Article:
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András Csengő is mijn naam, geboren (Utrecht, 17 februari 1963) en getogen in Nederland met Hongaarse ’roots’. Mijn ouders ontvluchtten begin november 1956 hun vaderland dat onder de voet werd gelopen door de oprukkende Sovjet-tanks. De Hongaarse opstand werd bruut in de kiem gesmoord, mijn ouders konden niet meer terugkeren……

Tot eind jaren negentig was ik in Nederland woonachtig, ik ben afgestudeerd in ondernemingsrecht aan de Rijksuniversiteit Groningen. Commerciële werkervaring heb ik opgedaan bij diverse internationaal opererende bedrijven, waaronder Heineken.

Na de milleniumwisseling heb ik gewoond en gewerkt in Midden- en Oosteuropese landen, waaronder Hongarije. Momenteel leef ik in het land van mijn ’roots’ met mijn gezin. Inmiddels ben ik reeds een tijdje zelfstandig ondernemer en onafhankelijk publicist.

András News Network

Wekelijks vindt U meerdere columns op deze website over tal van onderwerpen. Meestal becommentarieer actuele nieuwsfeiten op het gebied van (internationale) politiek, maatschappelijk relevante gebeurtenissen, sport en wat al niet meer. Op hypocriete uitspraken van politici en andere ’influencers’ mag ik graag reageren.

Mijn stijl is kritisch/satirisch, maar ik probeer altijd te relativeren. Dat lukt me overigens niet altijd……

Boeing's Loose Screws

Boeing's Loose Screws

American airline United Airlines has found loose screws and other installation issues in various Boeing aircraft.’ These words are mentioned in a press release issued by the mentioned American carrier. The reason for this was the incident with an Alaska Airlines aircraft this past weekend. A Boeing 737 MAX 9 lost a portion of its fuselage during the flight, miraculously with no casualties.

Alaska Airlines has also reported finding 'loose parts' in several Boeing aircraft. The section of the fuselage that was torn off the Alaska Airlines plane served as a closing panel. It was intended as an emergency exit in the design of the aircraft, but it was not mandatory for Alaska Airlines because the number of seats did not exceed the norm. Well, probably such an emergency exit increases the price of the jet, which is why they chose to close it with a panel. That's fine, but it should be properly screwed in, of course……

The relevant aircraft of Alaska Airlines had already been taken out of service for longer flights, such as those to Hawaii. Why? Well, on three different flights, a warning light switched on, indicating a decrease in cabin pressure. Well, in that case, it's wise to use the aircraft for shorter flights, isn't it? Instead of keeping the plane on the ground until the issue with the warning light would be resolved? That's what I would say as an average air traveler...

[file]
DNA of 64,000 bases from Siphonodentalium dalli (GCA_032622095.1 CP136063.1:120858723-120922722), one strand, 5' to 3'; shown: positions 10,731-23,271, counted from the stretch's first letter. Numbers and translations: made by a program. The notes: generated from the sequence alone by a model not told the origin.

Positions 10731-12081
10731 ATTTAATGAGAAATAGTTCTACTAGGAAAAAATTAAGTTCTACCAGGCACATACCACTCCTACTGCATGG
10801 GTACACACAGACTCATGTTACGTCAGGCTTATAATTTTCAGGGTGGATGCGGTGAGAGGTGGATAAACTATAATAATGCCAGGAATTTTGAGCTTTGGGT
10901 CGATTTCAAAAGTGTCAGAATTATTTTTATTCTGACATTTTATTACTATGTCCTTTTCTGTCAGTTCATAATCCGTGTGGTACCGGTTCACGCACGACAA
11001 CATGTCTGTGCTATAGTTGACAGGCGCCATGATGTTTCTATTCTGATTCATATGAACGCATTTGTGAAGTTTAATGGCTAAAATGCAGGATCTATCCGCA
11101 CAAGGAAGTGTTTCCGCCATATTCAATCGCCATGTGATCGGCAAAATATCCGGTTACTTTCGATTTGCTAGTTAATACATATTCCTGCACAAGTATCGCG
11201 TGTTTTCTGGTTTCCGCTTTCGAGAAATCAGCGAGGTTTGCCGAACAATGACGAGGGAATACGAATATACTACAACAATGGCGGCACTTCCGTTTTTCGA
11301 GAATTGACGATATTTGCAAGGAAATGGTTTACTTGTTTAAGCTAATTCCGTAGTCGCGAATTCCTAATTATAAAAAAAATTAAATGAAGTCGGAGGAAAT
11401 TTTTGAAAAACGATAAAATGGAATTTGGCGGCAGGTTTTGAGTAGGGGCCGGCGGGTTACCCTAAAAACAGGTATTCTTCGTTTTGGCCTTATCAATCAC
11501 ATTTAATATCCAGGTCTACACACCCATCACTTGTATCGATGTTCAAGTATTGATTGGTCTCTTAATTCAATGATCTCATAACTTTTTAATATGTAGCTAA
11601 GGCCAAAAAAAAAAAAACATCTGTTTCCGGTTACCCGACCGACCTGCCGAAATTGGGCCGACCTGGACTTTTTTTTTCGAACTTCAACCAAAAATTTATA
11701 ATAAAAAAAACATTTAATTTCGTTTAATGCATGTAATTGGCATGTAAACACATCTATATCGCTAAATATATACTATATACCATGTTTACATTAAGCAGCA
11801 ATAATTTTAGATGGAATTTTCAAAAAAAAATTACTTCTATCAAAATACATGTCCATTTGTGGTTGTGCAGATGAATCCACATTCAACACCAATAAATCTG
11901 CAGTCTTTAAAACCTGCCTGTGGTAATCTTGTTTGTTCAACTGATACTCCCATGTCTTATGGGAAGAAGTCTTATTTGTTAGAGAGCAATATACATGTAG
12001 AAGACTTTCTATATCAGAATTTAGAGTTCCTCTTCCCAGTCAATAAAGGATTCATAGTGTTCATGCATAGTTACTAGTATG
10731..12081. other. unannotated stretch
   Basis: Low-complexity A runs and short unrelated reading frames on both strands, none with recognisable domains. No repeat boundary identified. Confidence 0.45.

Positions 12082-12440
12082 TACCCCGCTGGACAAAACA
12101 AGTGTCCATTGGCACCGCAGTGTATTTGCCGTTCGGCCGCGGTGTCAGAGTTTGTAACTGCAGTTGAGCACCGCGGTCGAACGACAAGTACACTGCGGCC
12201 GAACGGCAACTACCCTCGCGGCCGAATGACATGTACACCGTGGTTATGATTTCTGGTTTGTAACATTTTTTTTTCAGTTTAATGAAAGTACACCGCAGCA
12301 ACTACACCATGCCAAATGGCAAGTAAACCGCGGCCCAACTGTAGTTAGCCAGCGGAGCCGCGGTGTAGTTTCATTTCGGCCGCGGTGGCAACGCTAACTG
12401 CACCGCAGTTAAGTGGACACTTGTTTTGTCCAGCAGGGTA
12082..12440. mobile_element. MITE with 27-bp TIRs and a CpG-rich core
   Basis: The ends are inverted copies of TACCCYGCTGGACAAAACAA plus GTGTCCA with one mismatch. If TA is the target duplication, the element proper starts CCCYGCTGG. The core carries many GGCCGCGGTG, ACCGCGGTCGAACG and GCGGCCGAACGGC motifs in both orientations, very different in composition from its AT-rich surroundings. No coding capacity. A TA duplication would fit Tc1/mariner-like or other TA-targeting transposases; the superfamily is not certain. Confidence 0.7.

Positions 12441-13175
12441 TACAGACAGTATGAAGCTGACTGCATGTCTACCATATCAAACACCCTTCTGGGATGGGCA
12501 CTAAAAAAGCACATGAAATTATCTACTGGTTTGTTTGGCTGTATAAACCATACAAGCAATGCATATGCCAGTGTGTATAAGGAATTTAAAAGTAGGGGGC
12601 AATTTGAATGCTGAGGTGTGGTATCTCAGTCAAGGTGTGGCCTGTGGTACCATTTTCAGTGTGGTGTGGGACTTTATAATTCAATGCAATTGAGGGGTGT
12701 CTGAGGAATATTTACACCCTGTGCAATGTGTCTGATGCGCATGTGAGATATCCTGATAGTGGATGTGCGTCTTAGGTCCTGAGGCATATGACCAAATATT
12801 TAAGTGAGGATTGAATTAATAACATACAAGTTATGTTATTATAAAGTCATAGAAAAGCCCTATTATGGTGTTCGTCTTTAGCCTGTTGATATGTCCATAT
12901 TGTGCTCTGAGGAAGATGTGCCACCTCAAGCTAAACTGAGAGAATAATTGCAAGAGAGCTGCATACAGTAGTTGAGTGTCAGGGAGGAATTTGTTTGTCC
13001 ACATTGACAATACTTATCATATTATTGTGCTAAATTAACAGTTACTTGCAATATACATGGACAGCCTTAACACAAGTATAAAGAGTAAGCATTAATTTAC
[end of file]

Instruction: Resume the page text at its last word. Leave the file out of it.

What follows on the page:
In 2018, a Boeing 737 MAX 8 crashed in Indonesia, and in 2019, a plane of the same type went down in Ethiopia. It was only after this second crash that Boeing decided to ground the Max 8 planes (346 people had lost their lives by then...). Upon investigation, it was found that the so-called stabilization system malfunctioned, leading the pilots to make incorrect decisions. Later, it was revealed that the pilots of LION Air had not been offered simulation training for the new MAX 8 type by Boeing. The reason? Cost savings... Subsequently, the Boeing MAX 8 aircraft - operated by LION Air….. - crashed into the Java Sea. In 2017, a Boeing employee already reported that 'the 737 MAX is designed by clowns supervised by monkeys.' Other employees also expressed concerns about the safety of the Boeing MAX program…..

Boeing CEO Dave Calhoun immediately took full responsibility after the 'incident' with the Air Alaska plane, stating, 'We begin by acknowledging our mistake.' With a tearful expression on his face….. He also ’valued’ the Alaska leadership's immediate decision to ground all 737 MAX 8 aircraft, saying, 'I know how difficult such a decision is.' WHAT? It is the only decision that MUST be made at such a moment, Mr. Calhoun; what on earth are you talking about?

And Mr. Calhoun, I have another pressing question for you. Could you perhaps, maybe, possibly, ensure that no more aircraft are delivered without a finalized design beforehand? According to the Seattle Times, Boeing itself has admitted that there was never a ready-made - detailed - design available for the Max 8 and 9 models. Yes, I can imagine that tightening a nut here and there might be overlooked. Or hanging a jet engine not entirely according to regulations... Especially if the - technical - regulations do not adequately provide for it.

Should we all avoid Boeing MAX 8 and 9 aircraft like the plague? No, says Turkish/Dutch travel organization Corendon, which now transports holidaymakers to their destinations with two MAX 9 aircraft. In the Corendon planes, there is an emergency door in the place of the infamous 'panel.' Oh, so we don't need to worry now? The bolts in the emergency door are properly tightened? Hmm, I think this check has probably been implemented by now, so that door is unlikely to pop out over Rhodes or near Tenerife.

The only remaining question is whether this also applies to the landing gear, the cockpit nose, the jet engine suspension, the window next to 'seat 27,' etc. Should the air traveler just assume that the rest of the safety is in good shape? With the knowledge that the aircraft was built based on an unfinished design? No, no, I probably opt for an airline that operates Airbus planes. This way, I also support the European aircraft industry. That seems like a good idea not just from a safety perspective...

Geschreven door : András Csengő

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